Burger King may want to find a way to stick to that promise as it is evidenced by several studies that using stereotypes in ads can create a negative association with a brand. One study that was featured in the Washington Post was conducted by several Harvard Business School researchers and found that when businesses try to target ads to consumers using identity appeals, if the ad is directed at a marginalized community and uses a stereotype, people who identify with that community tend to react negatively to those ads. 

On the opposite side of this a study conducted by Facebook in 2017 found that when a brand uses “gender positive advertising,” 48 percent of people surveyed said they felt more loyal to that brand and 51 percent of women surveyed said they would prefer to shop from the brand. 

Studies such as these are particularly important for brands to look at and consider the results of so that they do not make the mistake of alienating customers through the use of offensive stereotypes.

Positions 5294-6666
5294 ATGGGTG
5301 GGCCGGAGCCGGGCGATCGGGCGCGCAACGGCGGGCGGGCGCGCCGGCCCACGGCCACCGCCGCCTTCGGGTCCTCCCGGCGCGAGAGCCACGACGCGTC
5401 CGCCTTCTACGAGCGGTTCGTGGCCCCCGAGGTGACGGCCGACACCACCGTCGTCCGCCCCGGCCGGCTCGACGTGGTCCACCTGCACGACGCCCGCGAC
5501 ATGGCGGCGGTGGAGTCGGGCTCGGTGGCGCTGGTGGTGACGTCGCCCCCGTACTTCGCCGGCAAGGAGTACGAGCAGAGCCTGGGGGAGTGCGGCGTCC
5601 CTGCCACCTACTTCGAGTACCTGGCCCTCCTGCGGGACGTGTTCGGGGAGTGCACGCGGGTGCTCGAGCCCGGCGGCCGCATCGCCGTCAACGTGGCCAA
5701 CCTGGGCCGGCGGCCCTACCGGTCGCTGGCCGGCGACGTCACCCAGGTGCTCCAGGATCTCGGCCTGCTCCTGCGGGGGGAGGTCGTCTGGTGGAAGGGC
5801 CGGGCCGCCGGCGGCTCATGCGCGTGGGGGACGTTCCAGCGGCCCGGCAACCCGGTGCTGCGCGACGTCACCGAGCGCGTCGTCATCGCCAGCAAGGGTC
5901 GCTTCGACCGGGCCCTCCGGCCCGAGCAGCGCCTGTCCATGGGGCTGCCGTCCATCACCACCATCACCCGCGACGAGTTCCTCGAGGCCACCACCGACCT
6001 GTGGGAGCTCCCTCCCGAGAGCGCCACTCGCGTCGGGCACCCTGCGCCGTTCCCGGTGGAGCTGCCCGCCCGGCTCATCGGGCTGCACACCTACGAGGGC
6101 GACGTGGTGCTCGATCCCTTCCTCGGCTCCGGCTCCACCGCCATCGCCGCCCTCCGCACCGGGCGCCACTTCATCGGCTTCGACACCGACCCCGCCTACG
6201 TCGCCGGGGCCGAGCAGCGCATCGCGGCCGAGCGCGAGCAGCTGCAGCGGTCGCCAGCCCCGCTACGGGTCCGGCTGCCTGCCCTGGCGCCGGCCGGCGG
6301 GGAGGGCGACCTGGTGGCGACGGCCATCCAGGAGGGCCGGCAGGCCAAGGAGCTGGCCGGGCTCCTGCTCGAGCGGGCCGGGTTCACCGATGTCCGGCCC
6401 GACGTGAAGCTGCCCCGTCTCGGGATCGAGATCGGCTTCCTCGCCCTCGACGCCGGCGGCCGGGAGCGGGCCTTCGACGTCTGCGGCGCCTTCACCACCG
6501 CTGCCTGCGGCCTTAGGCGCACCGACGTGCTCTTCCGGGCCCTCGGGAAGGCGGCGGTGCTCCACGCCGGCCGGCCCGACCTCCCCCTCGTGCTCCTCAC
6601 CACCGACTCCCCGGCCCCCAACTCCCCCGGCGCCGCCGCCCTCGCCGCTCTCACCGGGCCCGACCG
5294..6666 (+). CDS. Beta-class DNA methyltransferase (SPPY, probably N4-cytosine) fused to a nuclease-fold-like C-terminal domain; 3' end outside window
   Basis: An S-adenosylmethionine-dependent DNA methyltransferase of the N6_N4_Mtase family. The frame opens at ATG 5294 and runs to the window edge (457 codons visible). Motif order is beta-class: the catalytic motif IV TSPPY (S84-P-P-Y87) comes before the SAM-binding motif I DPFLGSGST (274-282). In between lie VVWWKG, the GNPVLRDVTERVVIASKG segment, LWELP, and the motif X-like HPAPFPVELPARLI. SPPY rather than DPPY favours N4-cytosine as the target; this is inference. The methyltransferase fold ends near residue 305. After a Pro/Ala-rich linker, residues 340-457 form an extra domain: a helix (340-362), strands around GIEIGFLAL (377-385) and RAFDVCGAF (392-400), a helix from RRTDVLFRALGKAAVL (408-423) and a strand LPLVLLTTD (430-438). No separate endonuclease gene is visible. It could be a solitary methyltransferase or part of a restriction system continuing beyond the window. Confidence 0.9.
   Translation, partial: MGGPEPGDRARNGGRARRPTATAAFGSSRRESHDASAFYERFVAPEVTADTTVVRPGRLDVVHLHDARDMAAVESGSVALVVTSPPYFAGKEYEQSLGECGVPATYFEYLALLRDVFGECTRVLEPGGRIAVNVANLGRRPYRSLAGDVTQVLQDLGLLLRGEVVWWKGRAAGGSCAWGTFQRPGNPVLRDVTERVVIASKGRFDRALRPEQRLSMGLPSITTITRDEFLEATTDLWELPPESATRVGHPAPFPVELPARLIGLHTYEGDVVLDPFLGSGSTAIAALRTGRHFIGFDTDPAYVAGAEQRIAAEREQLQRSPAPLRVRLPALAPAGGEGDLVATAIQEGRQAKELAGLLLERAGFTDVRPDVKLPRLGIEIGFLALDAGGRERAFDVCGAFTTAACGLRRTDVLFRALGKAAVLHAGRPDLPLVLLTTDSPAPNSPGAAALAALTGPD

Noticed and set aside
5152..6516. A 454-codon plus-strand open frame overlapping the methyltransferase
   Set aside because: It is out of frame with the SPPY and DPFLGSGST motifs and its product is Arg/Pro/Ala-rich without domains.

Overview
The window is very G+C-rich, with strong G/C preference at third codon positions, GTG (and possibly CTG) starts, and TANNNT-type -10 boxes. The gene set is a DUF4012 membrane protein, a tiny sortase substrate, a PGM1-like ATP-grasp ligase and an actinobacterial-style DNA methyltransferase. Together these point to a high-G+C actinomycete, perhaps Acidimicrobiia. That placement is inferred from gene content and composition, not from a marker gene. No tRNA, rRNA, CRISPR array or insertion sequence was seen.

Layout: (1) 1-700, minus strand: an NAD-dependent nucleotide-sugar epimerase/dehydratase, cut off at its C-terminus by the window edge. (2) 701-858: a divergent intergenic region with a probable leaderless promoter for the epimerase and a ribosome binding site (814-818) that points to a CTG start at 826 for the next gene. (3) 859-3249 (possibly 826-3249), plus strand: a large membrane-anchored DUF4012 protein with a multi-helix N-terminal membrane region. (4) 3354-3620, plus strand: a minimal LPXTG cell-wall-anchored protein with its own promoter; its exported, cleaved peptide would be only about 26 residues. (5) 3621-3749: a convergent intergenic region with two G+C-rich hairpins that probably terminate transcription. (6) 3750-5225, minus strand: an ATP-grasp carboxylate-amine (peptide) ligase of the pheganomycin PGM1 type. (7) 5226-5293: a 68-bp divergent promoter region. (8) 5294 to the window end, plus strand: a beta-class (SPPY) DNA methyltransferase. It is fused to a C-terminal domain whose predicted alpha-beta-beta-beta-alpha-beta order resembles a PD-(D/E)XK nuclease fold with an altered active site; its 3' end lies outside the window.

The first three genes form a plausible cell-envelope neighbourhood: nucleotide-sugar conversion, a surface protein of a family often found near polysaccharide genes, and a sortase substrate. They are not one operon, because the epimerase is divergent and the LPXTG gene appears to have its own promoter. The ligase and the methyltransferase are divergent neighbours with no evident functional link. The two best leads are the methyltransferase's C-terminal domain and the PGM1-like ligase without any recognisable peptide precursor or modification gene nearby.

In the end, the ads Burger King put out may have done more harm to their brand and to women than the scholarships and their promotion did good. Burger King had an opportunity to make up for past mistakes and to celebrate the many accomplishments of women over the years through these scholarships, but instead they decided to use sexist advertising and spend more money on brand promotion saying that they were helping women break gender boundaries than actually helping women succeed. This real life lesson in what not to do should be heeded by Burger King as well as by other companies and should be a catalyst for internal change within advertising to make sure that offensive stereotypes are wiped from our ads permanently.